(BEGIN VIDEO CLIP) UNIDENTIFIED MALE: One, I think it will be a long time before we know what happened. Two, there bound to be all kinds of conspiracy theories.

UNIDENTIFIED FEMALE: They are popping up online, like did the plane landed on a remote island? Does a meteor take the plane down? There was actually no meteor in the area. At the time the plane took off, could it have hit the plane?

UNIDENTIFIED MALE: One spectacular event happens I think is human nature to try and find some sort of cause that explains something mysterious.


MORGAN: The Flight 370 become a worldwide obsession as the mystery deepens, the theories are multiplying. And anxious flyers are wondering could it happen again?

Well, joining now Patrick Smith, host of and also "Cockpit Confidential: Everything You Need to Know about Air Travel," and also Arnold Barnett, he's a professor of Statistics at MIT. And Jeff Wise, a contributor to Slate and author of "Extreme Fear: The Science of Your Mind in Danger."

Jeff Wise, let me come to you first. I just read you piece before I came on air. Absolutely fascinating theory. Just tell me in brief terms what that theory is and why you think it could hold some grievance here.

JEFF WISE, AUTHOR, "EXTREME FEAR: THE SCIENCE OF YOUR MIND IN DANGER": Well, it turns a little bit outlandish which, you know, as time goes by, and the obvious answers don't pan out, you start to have to turn to some of the more unlikely seeming possibilities. And basically, what some pilots are talking about I'm hearing, is the idea that, perhaps the pilot or co-pilot of this plane took control over the cockpit, either incapacitated or kill the other pilot, locks the door, there's a dead bolt, you can lock everyone else out. Turn off as much electronics as he could. Dive the plain and head out.

And now, it just so happens, coincidentally, that or perhaps not coincidentally, that where this plane vanished or was last spotted was a patch of ocean where electronic communication is very poor. It's sort of a dead area between the ground stations where if you were to suddenly turn off your electronics and make a dash for it, that would be the perfect place to do it. It might just be a coincidence, but if it was intentional, that would be this place to do it. So, it would imply a certain level of sophistication on the part of the perpetrator if there was a perpetrator. Obviously, this all completely (inaudible).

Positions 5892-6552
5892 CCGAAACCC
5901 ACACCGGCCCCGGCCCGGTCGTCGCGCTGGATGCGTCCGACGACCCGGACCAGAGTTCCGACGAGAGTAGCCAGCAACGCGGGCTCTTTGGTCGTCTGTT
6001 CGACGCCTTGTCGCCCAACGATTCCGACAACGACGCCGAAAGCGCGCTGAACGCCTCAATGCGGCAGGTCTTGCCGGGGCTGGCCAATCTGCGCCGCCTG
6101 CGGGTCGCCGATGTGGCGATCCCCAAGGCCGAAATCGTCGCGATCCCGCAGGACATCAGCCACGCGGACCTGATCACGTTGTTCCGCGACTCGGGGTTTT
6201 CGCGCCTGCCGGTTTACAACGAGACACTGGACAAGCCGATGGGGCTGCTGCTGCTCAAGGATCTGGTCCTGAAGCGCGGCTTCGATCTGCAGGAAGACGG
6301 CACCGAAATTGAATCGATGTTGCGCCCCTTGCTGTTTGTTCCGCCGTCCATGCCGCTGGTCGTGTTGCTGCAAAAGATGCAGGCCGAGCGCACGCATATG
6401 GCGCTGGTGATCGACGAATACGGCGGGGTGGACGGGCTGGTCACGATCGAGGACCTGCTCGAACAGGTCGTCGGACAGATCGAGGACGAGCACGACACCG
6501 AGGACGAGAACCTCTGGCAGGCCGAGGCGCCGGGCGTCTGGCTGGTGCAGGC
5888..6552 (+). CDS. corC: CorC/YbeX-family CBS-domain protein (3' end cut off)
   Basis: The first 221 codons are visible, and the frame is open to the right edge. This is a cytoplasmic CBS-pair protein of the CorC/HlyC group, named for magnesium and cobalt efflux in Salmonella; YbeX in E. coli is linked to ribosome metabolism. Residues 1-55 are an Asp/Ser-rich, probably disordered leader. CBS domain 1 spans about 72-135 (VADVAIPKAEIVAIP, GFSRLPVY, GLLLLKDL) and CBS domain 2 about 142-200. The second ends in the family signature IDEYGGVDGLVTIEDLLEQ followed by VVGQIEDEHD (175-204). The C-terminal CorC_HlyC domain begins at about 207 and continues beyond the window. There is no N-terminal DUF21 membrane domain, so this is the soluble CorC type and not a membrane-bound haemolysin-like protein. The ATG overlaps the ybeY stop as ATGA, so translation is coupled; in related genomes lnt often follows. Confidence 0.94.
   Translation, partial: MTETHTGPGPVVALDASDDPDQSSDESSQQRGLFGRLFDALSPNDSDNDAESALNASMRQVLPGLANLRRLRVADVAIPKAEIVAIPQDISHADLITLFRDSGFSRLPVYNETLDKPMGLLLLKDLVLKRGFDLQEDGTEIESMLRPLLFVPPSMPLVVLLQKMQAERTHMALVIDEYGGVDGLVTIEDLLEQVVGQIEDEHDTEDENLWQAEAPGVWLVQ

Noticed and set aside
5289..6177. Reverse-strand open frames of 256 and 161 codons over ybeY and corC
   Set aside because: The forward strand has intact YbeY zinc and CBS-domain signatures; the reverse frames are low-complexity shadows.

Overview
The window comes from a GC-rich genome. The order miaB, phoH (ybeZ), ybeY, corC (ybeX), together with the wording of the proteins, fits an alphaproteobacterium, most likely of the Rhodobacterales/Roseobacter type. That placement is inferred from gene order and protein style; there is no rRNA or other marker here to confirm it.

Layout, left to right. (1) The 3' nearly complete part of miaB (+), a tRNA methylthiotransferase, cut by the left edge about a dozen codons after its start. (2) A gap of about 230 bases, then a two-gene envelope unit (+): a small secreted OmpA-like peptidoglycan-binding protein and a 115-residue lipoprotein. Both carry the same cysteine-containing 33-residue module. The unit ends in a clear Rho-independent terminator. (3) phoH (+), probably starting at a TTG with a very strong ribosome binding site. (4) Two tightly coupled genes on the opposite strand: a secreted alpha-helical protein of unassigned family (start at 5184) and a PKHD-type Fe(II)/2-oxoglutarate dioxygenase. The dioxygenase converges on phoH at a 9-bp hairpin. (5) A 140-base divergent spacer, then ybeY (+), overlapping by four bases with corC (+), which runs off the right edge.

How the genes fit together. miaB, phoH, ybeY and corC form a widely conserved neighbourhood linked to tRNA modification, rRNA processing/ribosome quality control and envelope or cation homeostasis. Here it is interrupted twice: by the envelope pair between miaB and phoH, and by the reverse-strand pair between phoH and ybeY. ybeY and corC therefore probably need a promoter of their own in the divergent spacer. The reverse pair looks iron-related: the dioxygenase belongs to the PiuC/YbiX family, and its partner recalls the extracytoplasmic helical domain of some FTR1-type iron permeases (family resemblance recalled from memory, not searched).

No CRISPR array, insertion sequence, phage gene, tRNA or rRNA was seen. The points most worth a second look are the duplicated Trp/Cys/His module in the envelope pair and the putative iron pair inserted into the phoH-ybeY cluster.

MORGAN: Right. But in your piece, I thought it was very -- what I thought as I've seen your piece was you went on to say that, "who would want the plane that?" This would -- they worth 37 million pounds. And there are plenty of people dodgy regimes around the world and probably love to get their hands on one. So there is a huge potential market for a modern sophisticated plane like this.

WISE: Well, absolutely. And w who knows, I mean who knows -- to do something like this. The point of the piece was just to say, which will investigate the question, could it be done? And I think the answer is, well, there is no reason why it couldn't be done that we know of so far. Obviously, the clues are still emerging. I just watch Captain Phillips by chance last night and, you know, there's that other element, you got, you know, over 200 souls onboard in this plane that over something to somebody.

MORGAN: Let me go to Arnold Barnett. I should just clarify $37 million of pounds, if we get ravels (ph) for a moment. Arnold Barnett, in terms of statistics, this is your area of expertise, MIT. Statistics don't always answer stories over the sea. But what is the most likely theory or theories based on statistics about all the information we now know?

ARNOLD BARNETT, PROFESSOR OF STATISTICS, MIT: Well, the statistics don't offer any clear indication of what's happened, although because we're not even sure of the fact. The event that seems to me most similar to this or might be most similar to these involved Ethiopian airlines in 1996. When hijackers stormed the cockpit, demanded to be taken some place that was unattainable given the fuel on the plane, but wouldn't let the pilots land.